What It Feels Like to Report, Live on Air, Every Mass Shooting in America

CNN's Brooke Baldwin opens up about hearing the dreaded words from the executive producer in her ear: "There's been another shooting."

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Details of the San Bernardino shooting began trickling in just minutes before Brooke Baldwin settled into her seat to host CNN Newsroom last Wednesday. When the show kicked off at 2 p.m., she looked directly at the camera and, with an exasperated sigh, said, "Here we go again."

Last week's mass shooting was the 355th this year. Baldwin has been sitting at the CNN anchor desk when news of many of them broke. In the last few months alone, she's reported on the Planned Parenthood attack in Colorado, where three were murdered, and the Roseburg, Oregon shooting, which left nine dead. Before that, Baldwin was on the ground reporting on Sandy Hook, Virginia Tech, Aurora, and Chattanooga.

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For Baldwin, the most recent massacre of 14 people in San Bernardino was just as raw as the first killing spree she reported in 2006, at an Amish school in Washington. "We've done it enough that I know how to proceed when I hear those dreaded words from the executive producer in my ear," she says. "Every time, I get angry. I have to be calm and strong and be a journalist, but every time it really pisses me off."

"I have to be calm and strong and be a journalist, but every time it really pisses me off."

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After wrapping up her two-hour block about San Bernardino last week, deftly jumping from interviews with eyewitnesses to interviews with experts, Baldwin took off her mic and retreated to her office. "I had people coming up to me. I was like, 'Guys I need a minute,'" she says. "I shut the door and just sat with myself. I sat in silence. It was anger that this happened again and, of all places, at a holiday party. These people woke up on a Wednesday morning and they never in their wildest nightmares would have thought this would have happened."

That afternoon, Baldwin penned an emotional essay for CNN.com. It begins: "I know it's my job as a journalist. But in situations like these, I'm getting sick of speaking the words 'active shooter situation.' I've been covering too many of them."

It was important for her, she says, to let her viewers know that, while it's her job to report the news, she wanted them to also know "how my heart feels."

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Baldwin's executive producer, Eric Hall, is the one who has to let her know when there's been yet another mass shooting. Often, she can tell something terrible has happened when her teleprompter goes blank. Then, Hall will calmly say into Baldwin's earpiece: "Brooke, there's been a shooting." After that, the producers face a whirlwind of coordinating interviews with sources on the ground, waiting for the police to begin a news conference and verifying updates as they flood in. But Hall says there are some moments that affect the whole team.

"Control rooms are never quiet, especially during breaking news. But just like our viewers, there are moments that stop us," Hall says. "During the San Bernardino coverage, on live television, a dad fought back tears telling the cameras that his daughter had just texted him, that she was OK. 'Pray for us,' she said. Everyone in the control room fell silent watching relief overcome this father."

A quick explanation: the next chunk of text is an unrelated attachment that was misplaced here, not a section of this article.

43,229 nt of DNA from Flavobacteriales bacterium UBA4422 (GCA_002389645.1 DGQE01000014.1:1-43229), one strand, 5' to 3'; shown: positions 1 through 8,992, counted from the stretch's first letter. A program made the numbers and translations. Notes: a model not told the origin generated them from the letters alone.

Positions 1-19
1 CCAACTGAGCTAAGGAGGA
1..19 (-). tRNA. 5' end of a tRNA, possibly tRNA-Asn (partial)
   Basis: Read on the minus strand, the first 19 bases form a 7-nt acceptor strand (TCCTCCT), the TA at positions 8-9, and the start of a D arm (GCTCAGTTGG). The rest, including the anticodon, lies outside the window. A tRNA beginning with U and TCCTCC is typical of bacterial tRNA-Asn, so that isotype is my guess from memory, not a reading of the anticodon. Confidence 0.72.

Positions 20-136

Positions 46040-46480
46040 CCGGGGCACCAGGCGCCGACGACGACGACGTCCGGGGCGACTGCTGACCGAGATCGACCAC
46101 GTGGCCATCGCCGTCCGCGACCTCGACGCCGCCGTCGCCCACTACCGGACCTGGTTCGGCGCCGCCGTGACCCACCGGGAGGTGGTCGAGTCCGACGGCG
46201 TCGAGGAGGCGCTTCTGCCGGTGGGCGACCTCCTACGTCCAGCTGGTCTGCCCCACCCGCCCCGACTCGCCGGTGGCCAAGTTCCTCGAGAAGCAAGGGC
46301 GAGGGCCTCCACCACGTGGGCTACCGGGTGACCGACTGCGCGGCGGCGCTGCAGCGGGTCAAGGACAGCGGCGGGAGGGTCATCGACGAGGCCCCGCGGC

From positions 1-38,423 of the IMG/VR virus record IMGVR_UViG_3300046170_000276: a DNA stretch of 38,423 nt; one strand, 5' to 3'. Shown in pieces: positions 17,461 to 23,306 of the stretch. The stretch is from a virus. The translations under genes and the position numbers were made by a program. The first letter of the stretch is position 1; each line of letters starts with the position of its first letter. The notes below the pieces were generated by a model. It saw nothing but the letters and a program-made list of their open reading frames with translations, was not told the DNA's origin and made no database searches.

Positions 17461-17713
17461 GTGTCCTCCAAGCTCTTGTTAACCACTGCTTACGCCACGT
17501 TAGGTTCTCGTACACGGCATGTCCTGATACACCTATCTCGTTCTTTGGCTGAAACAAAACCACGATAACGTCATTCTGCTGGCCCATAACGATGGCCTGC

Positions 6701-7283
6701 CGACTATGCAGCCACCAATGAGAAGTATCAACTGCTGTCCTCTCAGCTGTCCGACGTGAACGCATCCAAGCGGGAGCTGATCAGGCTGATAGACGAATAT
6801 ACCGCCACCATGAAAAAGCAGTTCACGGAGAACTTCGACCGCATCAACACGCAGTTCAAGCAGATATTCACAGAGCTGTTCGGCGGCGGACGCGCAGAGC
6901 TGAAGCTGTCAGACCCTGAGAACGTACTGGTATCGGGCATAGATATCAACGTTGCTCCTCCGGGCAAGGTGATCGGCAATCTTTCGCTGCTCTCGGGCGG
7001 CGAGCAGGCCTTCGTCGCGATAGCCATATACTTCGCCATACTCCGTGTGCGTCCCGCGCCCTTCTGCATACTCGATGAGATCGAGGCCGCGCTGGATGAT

Though the people Baldwin interviews are often distraught, it's her job to keep her composure. The only time she remembers breaking down in tears was after Sandy Hook. Three years ago, she was flown to Newtown, Connecticut to report on the mass shooting at the elementary school. Twenty kids and six adults died.

"I was so haunted by what I had covered."

"At the time, I was living in Atlanta. I came home to my high-rise apartment, and it was dusk. I plopped onto my sofa and I just sat there in the dark. I didn't even turn on the light," she says. "I watched the sunset, and I turned on Band of Horses and just played this one song on repeat and wept. I was so haunted by what I had covered…I saw these little caskets. I'm only human."

After Sandy Hook, CNN sent out a company-wide email offering grief counseling for everyone from anchors to producers to the video editors, who have to watch hours of footage, even the clips deemed too disturbing to air.

Baldwin says she leans on her friends, colleagues and cathartic SoulCycle sessions to blow off steam after her worst days. She's also recently started meditating for 20 minutes each morning.

"In between live shots in Connecticut, we were working endlessly and were emotionally wrecked," she remembers. "But people were incredible. My cameraman during a commercial break would be like, 'You ok? How you doing?'"

Those who have a front-row seat to tragedy can experience "secondary trauma," according to David Kessler, co-author of the book On Grief and Grieving. "We often think about the people who were shot and their relatives as the only people who experience the trauma," explains Kessler, who recently worked with therapists involved in the Sandy Hook shootings. "Then, of course, in time we realized the first responders who walked into that situation of course experience trauma. But as we take that even further, we now know the therapists, anchors...anyone can be touched and affected by the trauma."

But Baldwin sees it as her duty. "It's not always easy, but I love my job," she says. "It's all about the people. It's not about the celebrities. It's about the real people going through real shit."

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